Post Number: 315
|Posted on Wednesday, August 18, 2004 - 11:49 pm: ||
Any need to sanitize them in any way?
I was a bit concerned about airborne yeasts landing on the hop cones, and/or airborne bacteria landing on the hops, or possibly even from bugs....
What do you guys do?
Post Number: 457
|Posted on Thursday, August 19, 2004 - 02:48 am: ||
Chad, the hops you buy are probably exposed to the same contaminants that you mention. Hops are naturally antibacterial.
I've dry hopped using home grown a couple times, no problems.
Post Number: 38
|Posted on Thursday, August 19, 2004 - 03:42 am: ||
Follow up question:
Do hops need to be dried?
I have a very nice vine of second year Centennials that are about 1-3 weeks away from being harvested. I have a barleywine that will be ready for dry-hopping in about 1 more week. Should I pick my Centennials now and let them dry, or can I remove them and add them to the fermented beer the same day?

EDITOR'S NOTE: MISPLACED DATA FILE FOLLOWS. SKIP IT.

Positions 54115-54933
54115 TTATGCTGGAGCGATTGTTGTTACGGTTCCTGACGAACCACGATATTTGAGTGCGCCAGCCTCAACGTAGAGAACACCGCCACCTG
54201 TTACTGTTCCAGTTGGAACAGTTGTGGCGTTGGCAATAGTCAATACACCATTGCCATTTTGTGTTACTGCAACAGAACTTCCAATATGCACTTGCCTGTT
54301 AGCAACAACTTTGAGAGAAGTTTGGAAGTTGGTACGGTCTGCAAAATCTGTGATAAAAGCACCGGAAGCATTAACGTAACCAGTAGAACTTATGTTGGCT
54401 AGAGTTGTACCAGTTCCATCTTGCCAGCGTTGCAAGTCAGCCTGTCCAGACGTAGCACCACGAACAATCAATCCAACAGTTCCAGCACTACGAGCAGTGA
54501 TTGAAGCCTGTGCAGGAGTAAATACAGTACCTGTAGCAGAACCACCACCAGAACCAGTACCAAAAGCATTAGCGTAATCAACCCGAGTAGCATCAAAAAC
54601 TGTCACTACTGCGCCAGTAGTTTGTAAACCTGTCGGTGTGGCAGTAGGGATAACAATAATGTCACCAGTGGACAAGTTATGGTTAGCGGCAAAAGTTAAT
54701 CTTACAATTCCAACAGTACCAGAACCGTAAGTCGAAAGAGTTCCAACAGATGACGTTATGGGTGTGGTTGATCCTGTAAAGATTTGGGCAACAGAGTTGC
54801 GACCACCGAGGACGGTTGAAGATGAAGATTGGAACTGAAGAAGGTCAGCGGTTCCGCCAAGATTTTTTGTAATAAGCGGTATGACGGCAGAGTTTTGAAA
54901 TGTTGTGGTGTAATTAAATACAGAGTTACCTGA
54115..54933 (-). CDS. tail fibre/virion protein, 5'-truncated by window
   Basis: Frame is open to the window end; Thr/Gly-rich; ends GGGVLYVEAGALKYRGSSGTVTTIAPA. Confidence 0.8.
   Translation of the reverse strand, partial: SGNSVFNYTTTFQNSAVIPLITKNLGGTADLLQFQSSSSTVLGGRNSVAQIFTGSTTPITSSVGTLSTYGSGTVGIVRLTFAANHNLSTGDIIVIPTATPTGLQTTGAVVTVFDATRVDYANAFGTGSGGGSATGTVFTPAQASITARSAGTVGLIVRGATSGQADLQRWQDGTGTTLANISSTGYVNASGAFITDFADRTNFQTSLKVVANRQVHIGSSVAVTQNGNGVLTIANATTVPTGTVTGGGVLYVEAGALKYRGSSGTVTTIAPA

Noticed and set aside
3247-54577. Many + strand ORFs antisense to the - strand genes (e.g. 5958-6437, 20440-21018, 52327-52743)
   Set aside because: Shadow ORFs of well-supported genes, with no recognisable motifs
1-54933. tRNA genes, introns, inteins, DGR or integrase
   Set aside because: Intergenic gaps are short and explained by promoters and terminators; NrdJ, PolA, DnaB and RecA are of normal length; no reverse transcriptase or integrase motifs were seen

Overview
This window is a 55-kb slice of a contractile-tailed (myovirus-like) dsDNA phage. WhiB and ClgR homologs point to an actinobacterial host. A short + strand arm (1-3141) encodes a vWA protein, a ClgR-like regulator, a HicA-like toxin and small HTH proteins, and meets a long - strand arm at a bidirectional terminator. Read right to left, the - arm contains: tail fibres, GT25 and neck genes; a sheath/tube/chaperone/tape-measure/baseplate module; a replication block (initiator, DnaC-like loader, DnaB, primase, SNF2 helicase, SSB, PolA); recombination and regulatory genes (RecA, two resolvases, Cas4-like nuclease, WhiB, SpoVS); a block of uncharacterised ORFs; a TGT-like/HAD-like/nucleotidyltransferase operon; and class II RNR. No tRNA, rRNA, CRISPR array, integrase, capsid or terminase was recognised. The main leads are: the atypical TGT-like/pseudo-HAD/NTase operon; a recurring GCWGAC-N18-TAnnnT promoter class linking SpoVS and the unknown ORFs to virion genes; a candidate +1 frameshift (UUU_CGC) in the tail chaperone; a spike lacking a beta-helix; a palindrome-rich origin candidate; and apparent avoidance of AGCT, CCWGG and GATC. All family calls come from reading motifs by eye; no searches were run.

I'll hang up and listen.
Post Number: 316
|Posted on Thursday, August 19, 2004 - 04:04 am: ||
I use a cheapy (and pretty old) Mr. Coffee food dehydrator. Not adjustable, but works pretty well. Takes 2-4 hours for em to get dry enough.
To answer your question:
Yes... hops need to be dried. They won't store properly if they are not dried. Additionally, all weights given for homebrew recipes are for dried hops. They lose 70-90% of their weight in the drying process...
I'm sure there must be other reasons as well, but its pretty late...
greg from winnipeg
Post Number: 51
|Posted on Thursday, August 19, 2004 - 04:32 am: ||
Also the hops will be very grassy if they are not dried. Flavour and aroma definitely change when the hops are dried.
(Message edited by greg_winnipeg on August 19, 2004)
Post Number: 355
|Posted on Thursday, August 19, 2004 - 05:18 am: ||
I usually make a hop tea with my homegrown hops for dry hopping purposes.
"From man's sweat and God's love, beer came into the world." ~ Saint Arnold of Metz (580-640) - Patron Saint of Brewers